Date of Award


Document Type


Degree Name

Master of Science (MS)


Mechanical Engineering

Committee Chair/Advisor

Dr. J. R. Saylor

Committee Member

Dr. P. Tallapragada

Committee Member

Dr. A R. Metcalf


Fog-and-tube scrubbers are employed to remove harmful ultrafine aerosols, such as Diesel particulate matter (DPM), from an airflow. The underlying principle of this removal process involves enlarging the aerosol particles by coagulating them with fog drops, which are subsequently eliminated through inertial impaction onto the tube wall. Previous research conducted by Tabor et al. (2021) demonstrated an increase in scavenging of ultrafine DPM particles, ranging from 11.5 nm to 154 nm, by as large as 45% over the no fog case. This finding is crucial in addressing the challenges associated with conventional filtration methods for capturing ultrafine particles.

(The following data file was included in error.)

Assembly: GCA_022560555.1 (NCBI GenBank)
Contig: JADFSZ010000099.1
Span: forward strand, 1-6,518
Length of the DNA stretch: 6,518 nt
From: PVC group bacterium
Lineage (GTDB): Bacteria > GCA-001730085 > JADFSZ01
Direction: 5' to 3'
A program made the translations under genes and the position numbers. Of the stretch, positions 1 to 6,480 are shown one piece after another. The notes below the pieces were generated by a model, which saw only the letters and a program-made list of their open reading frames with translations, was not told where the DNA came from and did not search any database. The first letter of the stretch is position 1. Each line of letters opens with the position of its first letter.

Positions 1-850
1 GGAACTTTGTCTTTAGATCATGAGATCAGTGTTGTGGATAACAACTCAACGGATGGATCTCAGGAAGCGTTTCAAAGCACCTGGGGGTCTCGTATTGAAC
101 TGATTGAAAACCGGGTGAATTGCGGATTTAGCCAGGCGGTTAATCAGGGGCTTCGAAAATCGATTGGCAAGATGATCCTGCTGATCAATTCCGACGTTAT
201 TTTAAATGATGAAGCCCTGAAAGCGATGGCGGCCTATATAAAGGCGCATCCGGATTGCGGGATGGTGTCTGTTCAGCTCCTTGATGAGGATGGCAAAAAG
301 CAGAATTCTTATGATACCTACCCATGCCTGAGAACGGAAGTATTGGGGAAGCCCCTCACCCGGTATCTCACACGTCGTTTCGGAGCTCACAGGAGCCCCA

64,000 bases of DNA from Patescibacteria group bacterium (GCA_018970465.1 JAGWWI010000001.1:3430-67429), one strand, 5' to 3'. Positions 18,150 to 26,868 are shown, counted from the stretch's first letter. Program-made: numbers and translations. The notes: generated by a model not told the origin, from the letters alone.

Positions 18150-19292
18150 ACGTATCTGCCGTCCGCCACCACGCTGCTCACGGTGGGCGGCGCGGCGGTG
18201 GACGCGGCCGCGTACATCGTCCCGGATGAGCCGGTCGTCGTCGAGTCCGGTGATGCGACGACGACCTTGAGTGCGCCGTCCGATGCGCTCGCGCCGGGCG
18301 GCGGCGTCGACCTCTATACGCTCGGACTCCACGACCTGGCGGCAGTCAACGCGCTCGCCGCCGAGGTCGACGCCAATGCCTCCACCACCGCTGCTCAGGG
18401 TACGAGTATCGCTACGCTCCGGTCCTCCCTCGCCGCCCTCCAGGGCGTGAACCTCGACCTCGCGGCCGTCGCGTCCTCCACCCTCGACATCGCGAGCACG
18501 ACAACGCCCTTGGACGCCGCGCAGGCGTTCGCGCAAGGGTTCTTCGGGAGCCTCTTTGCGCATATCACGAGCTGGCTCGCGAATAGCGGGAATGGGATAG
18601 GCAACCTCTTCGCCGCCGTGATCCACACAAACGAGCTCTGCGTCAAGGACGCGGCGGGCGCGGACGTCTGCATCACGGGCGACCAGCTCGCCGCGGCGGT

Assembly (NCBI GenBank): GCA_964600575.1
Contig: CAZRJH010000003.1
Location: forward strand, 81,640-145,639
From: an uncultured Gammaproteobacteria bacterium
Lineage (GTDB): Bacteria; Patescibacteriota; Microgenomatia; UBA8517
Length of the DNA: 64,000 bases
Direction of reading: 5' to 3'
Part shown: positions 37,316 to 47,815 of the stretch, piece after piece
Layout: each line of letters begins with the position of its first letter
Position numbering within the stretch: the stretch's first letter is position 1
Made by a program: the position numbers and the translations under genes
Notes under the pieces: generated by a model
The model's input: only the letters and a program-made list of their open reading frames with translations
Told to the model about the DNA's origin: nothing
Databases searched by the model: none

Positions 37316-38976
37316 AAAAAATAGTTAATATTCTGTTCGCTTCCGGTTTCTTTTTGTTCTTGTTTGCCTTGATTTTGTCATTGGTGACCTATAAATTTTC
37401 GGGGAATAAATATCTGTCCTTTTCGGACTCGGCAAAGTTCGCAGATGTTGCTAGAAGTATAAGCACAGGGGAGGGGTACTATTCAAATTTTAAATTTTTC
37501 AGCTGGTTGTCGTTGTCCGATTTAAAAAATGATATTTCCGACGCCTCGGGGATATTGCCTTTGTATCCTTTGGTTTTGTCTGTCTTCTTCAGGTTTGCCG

The present study focuses on simulating the scavenging process within a fog-and-tube scrubber, considering various mechanisms including gravitational settling, turbulent diffusion, swirl, and coagulation of particles and drops. The simulations investigate the effectiveness of swirl and turbulence in particle scavenging by varying the intensity of swirl and turbulence, collectively through the Reynolds number and independently using individual enhancement factors for turbulence (T ) and swirl (S). The results reveal that the coagulation of particles with drops and the deposition of drops through inertial impaction onto the wall, facilitated by swirl or turbulent diffusion, play significant roles in the removal of particles. The simulation presented here shows that swirl results in better scavenging. Additionally, the Sherwood number, which represents mass transfer to the wall in the presence of drops, can be expressed as a function of T and S. Increasing either factor enhances the Sherwood number, and combined, they increase mass transfer.



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